Iolo Morganwg to Margaret Williams, 19 February 1794
(NLW 21285E, Letter 850)
Address: Margaret Williams, Flimston, near Cowbridge, Glamorgan
Postmark: FE [?]; 19; 95
Source: NLW 21285E, no. 850
London, Feb. 19th 1794
I have at present given up the idea of bringing you and the children up to London, and not to put my history of the druids to the press now. I have taken the opinion of a great many of the most eminent writers of the present time, with whom I am fortunately acquainted, with the opinion also of the most judicious booksellers. They all agree in thinking that the times are not favourable for publishing any thing now. The war and its dangers with other great national perplexities, have involved the public mind in a deep melancholly, nothing pleases, amuses, or engages the attention: but a sense, at least a fear, of danger, gives a gloomy cast to every mind. For these reasons, I am by all advised not to put my work to the press till we see peace return. I take this advice and, if I live to see peace, I will print my book at Paris. Stare and wonder as much as you please, but I have it in serious contemplation to take you and the children with me to Paris. These things however must be left to providence. I shall not at present put my answer to Paines, Age of Reason to the press, though it has been approved of by the most respectable literary gentlemen in London, but I defend Christianity by arguments that will enrage government ten thousand times more than any thing that Paine has wrote against it. I have, amongst other things, asserted and endeavoured to prove that all Church establishments or, in other words, all systems of Church and Kingism, are, as if with might and main, preaching Christianity out of the world and, I have said nothing but what I believe on the strongest conviction. Every writer on this subject that I have yet met with (and I have not less than fifty on the subject), has an eye to the tenets of his own church or sect rather than to the true principles of Christianity. I defend it on principles that are inimical to every system of Churchism that I know. The vindicator of genuine Christianity is, notwithstanding our pretended tolleration, as much in danger of persecution, of fire and faggot, as ever, and yet I will, in due time, publish my pamphlet and abide by the consequences. Its price will not exceed half a crown. I have printed off some sheets of the history of my life, but I can not complete it at present. I have you know some late anecdotes to collect in Wales. I have lately found that some gentlemen (if it be no sin to term them so) wrote several letters up to London to Mrs Montagu and others, with an attempt to prevent the publication of my poems. I have a complete triumph over them and it would rankle very sore in their black hearts to know the approbation that I have met with from the public and I have given, in my history, an account of these pitiful malevolences that I have experienced from neighbours and gentlemen of my own country who pretended to be my friends.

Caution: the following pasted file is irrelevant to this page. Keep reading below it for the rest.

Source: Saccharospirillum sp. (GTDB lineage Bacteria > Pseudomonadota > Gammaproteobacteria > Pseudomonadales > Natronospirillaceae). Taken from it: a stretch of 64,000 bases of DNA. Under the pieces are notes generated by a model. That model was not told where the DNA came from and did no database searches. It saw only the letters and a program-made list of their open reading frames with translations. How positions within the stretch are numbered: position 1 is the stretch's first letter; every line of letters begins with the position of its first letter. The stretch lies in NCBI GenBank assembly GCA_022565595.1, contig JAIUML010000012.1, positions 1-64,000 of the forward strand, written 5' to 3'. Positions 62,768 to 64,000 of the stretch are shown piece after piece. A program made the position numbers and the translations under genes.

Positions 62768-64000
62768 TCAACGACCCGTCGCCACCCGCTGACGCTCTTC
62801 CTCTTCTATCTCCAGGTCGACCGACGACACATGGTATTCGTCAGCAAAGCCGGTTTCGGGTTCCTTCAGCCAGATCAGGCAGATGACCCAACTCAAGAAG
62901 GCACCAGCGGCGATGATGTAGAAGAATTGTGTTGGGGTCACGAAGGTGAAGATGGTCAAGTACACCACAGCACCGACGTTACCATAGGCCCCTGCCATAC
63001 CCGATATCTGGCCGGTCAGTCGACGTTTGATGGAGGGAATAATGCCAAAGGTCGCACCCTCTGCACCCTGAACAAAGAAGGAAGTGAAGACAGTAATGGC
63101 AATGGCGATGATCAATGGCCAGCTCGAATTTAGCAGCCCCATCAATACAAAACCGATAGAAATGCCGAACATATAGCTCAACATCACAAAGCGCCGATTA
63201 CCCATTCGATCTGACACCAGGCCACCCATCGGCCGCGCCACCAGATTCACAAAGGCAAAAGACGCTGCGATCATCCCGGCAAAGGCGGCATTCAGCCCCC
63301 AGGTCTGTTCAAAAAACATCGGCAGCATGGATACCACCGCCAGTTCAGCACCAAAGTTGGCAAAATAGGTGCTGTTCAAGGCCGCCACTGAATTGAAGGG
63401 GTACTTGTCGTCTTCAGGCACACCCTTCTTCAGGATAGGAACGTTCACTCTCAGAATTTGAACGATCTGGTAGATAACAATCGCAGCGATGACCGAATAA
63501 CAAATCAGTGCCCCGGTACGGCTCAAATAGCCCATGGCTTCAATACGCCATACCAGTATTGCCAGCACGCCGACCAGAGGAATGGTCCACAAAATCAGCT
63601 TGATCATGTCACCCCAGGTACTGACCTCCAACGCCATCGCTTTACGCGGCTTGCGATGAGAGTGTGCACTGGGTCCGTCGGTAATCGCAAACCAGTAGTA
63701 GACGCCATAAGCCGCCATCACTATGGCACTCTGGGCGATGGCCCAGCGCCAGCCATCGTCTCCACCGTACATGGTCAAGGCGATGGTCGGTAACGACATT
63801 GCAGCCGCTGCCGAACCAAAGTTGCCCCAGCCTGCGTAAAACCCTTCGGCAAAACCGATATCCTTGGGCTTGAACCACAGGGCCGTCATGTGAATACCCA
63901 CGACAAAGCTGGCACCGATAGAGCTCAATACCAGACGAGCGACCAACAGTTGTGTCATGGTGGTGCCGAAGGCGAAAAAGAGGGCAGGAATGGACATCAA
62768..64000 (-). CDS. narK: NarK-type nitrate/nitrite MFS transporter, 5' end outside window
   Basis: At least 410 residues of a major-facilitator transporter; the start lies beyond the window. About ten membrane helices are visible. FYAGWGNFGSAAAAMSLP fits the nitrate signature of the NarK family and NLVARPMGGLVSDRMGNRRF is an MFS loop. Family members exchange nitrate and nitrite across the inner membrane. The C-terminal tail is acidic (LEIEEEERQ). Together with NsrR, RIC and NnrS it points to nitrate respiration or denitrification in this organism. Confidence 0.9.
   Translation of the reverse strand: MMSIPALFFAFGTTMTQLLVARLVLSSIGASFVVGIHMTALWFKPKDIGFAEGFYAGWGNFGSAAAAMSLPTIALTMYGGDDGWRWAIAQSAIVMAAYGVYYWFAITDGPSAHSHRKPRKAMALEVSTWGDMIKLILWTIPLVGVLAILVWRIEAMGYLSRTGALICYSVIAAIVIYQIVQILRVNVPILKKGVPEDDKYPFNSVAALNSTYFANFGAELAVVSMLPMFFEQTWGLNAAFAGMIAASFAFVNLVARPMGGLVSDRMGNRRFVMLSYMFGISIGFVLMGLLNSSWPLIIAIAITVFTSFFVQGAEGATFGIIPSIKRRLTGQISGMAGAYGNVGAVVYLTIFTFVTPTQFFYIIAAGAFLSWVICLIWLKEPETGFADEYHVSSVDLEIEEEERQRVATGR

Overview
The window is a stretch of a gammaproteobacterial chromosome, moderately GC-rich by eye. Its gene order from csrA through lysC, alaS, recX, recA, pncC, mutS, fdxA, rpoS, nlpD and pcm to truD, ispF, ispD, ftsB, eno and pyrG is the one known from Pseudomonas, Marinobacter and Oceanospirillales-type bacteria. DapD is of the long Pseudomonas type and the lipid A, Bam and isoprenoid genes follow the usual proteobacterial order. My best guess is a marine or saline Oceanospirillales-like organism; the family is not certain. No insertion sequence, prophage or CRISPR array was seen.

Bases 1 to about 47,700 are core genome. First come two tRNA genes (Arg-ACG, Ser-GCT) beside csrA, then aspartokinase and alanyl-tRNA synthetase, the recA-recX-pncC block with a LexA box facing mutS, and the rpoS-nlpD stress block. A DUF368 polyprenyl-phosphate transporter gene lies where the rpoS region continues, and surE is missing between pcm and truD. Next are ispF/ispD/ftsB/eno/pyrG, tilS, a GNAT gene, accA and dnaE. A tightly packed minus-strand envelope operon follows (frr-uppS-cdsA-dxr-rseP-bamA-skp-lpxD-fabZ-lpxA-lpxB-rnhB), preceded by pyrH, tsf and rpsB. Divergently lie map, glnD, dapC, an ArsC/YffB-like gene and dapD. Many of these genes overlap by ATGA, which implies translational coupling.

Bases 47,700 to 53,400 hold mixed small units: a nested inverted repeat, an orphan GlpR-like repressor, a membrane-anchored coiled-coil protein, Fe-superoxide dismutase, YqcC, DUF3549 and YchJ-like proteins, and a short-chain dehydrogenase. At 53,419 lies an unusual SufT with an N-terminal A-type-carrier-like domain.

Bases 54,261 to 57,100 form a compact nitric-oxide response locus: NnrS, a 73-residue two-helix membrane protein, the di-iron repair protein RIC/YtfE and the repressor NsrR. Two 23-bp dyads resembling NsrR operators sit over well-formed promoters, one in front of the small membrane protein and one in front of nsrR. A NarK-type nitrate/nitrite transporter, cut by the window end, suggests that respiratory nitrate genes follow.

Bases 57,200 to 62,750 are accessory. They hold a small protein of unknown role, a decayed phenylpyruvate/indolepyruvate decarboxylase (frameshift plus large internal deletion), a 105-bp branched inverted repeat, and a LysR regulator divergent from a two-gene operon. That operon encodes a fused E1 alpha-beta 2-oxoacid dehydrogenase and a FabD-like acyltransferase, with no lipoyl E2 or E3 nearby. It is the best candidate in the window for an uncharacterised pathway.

I was at the Old Baily, an eye and an ear witness to Pitt's perjury on the trial of Horne Tooke and of the evidence that was given by Mr Sheridan at the same time, and by the Duke of Richmond on Hardy's trial, in direct contradiction of what Pitt said. This is probably an information that you have not yet found in the rascally ministerial papers that are taken in Glamorganshire, papers that are detested here even by their own parties, The True Briton, The Sun, The Times and others. I have written several pieces in verse of late and am encouraged to print them, which I will do if some respectable bookseller will, on terms that will please me, take upon him the management of printing and publication. I have given, in various publications, a good deal for nothing, but this I will do no more. If I live to see peace and more favourable times, I will sell the copy-right of my poems. I shall have a good price then for it and, I believe, no very bad price at present, but I will not now dispose of it and will not dispose of the copy-right of my new pieces that I am, as I told you above, encouraged to publish, but for three years, and even that not without something valuable. I will soon send you a parcel of the poems and with them five different reviews that have noticed them with great approbation. They have also been already mentioned and quoted by several respectable and successful writers. These things enhance the value of the copy-right. For this reason, I think it best for a while not to sell it. Let me know how you are all. I hope my little Nancy is better, that Peggy does not complain as much as usual, that Tally is well, that you are well. Let me hear how my father is. Do not let him want any thing in your power. Let me know how all friends are, particularly Mr Walters and family, Mr Williams of St Athan and other friends there. Compliments to all.
My cough continues very bad. I am less feverish however, and growing better slowly. As soon as the weather is a little milder and the roads drier, I will come home. I must ramble much on foot in my way, a zig-zag journey to Henly, Reading, Oxford Cheltenham, Glocester, Marlborough, Devizes, Bath, Bristol &c. I am not able at present to undertake this journey and to come home, and afterwards return on this rout will be far more expensive than to wait here a fortnight longer, and I may about that time reasonably hope for a week of tollerably mild and dry weather, with a little length of day and improved health into the bargain, but if the complaint of Nancy, Peggy or of any one of you, or of my father, indicates danger let me know instantly and I will immediately come home at all events. Let me know whether there is a boat at Bristol and how long it will stay there that I may know whether I can direct my parcel of books to Aberthaw. What news have you?